Fiber has the ability to bind cholesterol and excrete it in the stool thus helping to lower LDL cholesterol (the bad cholesterol and consequently reduce the risk of coronary heart and artery diseases.
Brown Rice VS. White Rice
The color difference between the two varieties of rice is due to the presence of husk. Brown rice comprises of whole grain, meaning the husk also remains intact, while in white rice the husk is removed and then it is polished to give a smooth and whitish appearance white rice is more popular due to its better taste and effortless cooking making it a staple food of a large population of the world.
Brown rice takes longer to cook because of the presence of bran which absorbs more water.
Brown rice has a shorter shelf life because the outer portion that remains intact contains fat content that makes it more vulnerable to weather conditions and its quality can spoil easily. With a shelf life of not more than six months it recommended to store it in a refrigerator. The fat containing husk removed in white rice keeps it drier, gives it a longer shelf life and makes it easy to storage at room temperature.
Like brown flour, brown rice is superior in nutritional value as compared to white rice. Moreover, researches have shown that the body’s insulin response to brown rice is significantly to opt for brown rice.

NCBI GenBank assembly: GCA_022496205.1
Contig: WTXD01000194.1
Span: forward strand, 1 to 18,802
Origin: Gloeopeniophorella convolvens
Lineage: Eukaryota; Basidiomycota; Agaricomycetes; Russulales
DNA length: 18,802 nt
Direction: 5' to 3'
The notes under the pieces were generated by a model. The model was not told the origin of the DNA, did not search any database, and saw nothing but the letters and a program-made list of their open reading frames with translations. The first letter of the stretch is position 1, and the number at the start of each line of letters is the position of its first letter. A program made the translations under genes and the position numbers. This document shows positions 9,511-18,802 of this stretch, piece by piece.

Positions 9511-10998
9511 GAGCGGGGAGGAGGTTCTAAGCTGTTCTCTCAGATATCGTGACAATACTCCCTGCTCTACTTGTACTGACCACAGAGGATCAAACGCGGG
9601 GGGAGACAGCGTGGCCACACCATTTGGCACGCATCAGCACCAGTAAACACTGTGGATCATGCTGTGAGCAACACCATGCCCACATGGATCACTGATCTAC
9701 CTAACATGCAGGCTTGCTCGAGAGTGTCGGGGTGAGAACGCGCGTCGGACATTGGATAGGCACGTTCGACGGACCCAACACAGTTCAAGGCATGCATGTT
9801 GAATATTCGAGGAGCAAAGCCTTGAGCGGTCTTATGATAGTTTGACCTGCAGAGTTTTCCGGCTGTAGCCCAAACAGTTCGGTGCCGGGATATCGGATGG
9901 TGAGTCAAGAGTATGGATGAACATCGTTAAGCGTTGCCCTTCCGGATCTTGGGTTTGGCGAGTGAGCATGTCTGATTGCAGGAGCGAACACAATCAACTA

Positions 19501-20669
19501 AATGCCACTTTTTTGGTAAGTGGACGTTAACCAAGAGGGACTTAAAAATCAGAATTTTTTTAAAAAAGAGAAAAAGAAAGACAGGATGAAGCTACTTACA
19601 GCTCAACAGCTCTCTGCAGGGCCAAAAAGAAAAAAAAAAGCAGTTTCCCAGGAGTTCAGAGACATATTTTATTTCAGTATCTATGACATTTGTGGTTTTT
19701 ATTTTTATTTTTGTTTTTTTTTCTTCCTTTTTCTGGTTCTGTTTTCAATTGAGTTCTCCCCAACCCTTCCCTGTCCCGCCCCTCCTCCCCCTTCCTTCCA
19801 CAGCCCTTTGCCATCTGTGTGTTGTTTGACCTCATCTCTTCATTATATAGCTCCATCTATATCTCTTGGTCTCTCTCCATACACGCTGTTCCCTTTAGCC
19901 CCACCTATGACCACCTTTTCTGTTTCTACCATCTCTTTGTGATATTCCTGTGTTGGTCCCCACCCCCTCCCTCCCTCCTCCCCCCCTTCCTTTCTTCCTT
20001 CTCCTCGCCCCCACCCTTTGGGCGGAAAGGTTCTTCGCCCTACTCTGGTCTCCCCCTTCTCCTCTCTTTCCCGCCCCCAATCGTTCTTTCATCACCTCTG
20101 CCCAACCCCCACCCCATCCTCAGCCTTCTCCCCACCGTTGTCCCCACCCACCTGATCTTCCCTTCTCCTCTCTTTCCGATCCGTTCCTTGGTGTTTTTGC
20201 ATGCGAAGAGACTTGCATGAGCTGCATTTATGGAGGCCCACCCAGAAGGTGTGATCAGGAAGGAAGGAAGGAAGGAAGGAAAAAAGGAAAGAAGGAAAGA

Consuming 50 grams of brown rice per day can reduce the chances of developing type II diabetes by up to 16% and its fiber content provides the natural goodness associated with dietary fiber. Another research study has indicated that regular use of whole grains can reduce the risk of weight gain and insulin resistance by up to 38%.
Brown Sugar VS. White Sugar
The white sugar used in our daily life is a simple sucrose that comes from sugar cane. Sugar cane stems are chopped and processed for extraction of cane juice. The juice is then cleaned in several steps to remove impurities and then boiled to evaporate the water content and leave behind sugar crystals.